A chiropodist for 30 years, McGuire has spent most of her career working at LAMP and heading its chiropody clinic.
Proper foot care is integral to good health and quality of life, McGuire said.
McGuire offers a years-old example from when LAMP’s chiropody clinic cut seniors’ toenails, a service it no longer offers due to increased demand from clients with more medical-related foot issues.
“One woman had given up every part of her social life,” she recalled. “She wasn’t going out. She was having food delivered. She was ordering shoes from a catalogue. Something as simple as her toenails made her a recluse, which is crazy. I saw her just the once and suddenly she could regain her life.”
At LAMP’s chiropody clinic, approximately 60 per cent of clients are seniors, many 90 years old or older, 30 per cent are people with diabetes, the remainder are adults and children, McGuire estimated.
People with diabetes face serious, even potentially fatal consequences if their feet get wounded and infected.
“Not only is it the loss of a foot unfortunately for someone with diabetes. It can become a cascade of system failure,” McGuire said. “The other foot is at risk. You become at risk in general. Statistics show after an amputation, you lose the other foot or leg and within a number of years, there is a loss of life. Foot care is very important.”
The LAMP chiropody clinic’s chronic wait list makes it virtually impossible to take new clients unless the person is an existing LAMP client in urgent need of care, a situation which rarely occurs.
“I don’t remember a time in my 25 years here when there hasn’t been a wait list. There are always people waiting,” McGuire said. “The clients we have, at least two-thirds of them require ongoing care. It’s always a balancing act.
“It’s so difficult to know there are people we can help, but there is no time. There are people who live in the neighbourhood who can’t come to us. It’s very difficult as a practitioner to know you can help, but you just can’t.”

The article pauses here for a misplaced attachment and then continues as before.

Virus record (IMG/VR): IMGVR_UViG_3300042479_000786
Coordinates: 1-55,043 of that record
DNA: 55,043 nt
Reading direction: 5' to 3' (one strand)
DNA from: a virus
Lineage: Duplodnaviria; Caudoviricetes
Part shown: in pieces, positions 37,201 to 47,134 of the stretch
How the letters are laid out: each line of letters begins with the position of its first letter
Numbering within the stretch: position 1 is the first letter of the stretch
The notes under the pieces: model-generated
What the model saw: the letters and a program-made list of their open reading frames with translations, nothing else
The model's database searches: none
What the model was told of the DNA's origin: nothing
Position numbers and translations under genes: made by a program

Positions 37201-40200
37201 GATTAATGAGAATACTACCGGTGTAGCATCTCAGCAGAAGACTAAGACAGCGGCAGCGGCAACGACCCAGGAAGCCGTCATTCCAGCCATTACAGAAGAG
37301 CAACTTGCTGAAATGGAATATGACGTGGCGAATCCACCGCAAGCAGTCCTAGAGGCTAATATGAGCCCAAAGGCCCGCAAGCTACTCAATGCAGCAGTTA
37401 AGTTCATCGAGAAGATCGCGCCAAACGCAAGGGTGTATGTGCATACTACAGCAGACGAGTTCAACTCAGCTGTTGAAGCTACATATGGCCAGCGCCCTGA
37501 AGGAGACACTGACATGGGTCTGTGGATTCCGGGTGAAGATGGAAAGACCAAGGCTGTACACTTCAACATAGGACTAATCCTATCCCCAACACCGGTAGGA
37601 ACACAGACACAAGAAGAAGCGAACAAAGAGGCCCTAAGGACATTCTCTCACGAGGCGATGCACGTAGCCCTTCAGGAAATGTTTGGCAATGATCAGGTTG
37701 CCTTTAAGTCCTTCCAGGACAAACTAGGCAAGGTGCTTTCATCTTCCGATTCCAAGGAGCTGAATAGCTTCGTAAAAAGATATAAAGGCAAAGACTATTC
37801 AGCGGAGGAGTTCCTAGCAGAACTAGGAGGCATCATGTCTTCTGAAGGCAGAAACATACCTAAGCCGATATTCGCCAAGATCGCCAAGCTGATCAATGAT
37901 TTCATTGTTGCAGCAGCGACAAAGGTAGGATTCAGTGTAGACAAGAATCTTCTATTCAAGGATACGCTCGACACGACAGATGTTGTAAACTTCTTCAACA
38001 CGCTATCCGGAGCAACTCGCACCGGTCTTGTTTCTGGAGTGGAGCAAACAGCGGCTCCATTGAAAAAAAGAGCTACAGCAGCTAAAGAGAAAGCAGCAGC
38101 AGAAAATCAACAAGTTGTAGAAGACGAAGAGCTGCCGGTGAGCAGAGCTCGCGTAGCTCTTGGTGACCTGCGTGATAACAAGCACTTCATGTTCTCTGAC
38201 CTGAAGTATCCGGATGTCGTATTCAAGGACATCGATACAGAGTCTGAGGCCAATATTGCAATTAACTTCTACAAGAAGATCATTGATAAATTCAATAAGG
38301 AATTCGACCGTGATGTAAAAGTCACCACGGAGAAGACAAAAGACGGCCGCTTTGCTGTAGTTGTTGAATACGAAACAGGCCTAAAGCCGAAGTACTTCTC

Lorraine Telford, LAMP’s manager of clinical programs, reported its chiropody clinic has approximately 600 ongoing clients, the majority requiring ongoing care.
“On our roster we have either clients who are acute or have chronic, but serious issues. Once someone is a client, we can’t say, ‘you’ve had four sessions. We need to serve other people.’ These clients have a clinical need and it’s unethical.”
Telford reported LAMP is “making the case to the ministry for more resources” with its chiropody program making a report to LAMP’s board of directors.
It is encouraging, she said, that LAMP has received a slight increase in government funding to allow more diabetic clients to attend its chiropody clinic.
Telford agreed with McGuire and the College of Chiropodists of Ontario that the answer to clearing community health centres’ chiropody clinics’ chronic wait lists is increased Ontario government funding to hire more chiropodists.
“The opportunity for advocacy here is good,” Telford said. “Can we build care with more and better services around seniors’ health, including the need for good foot care?”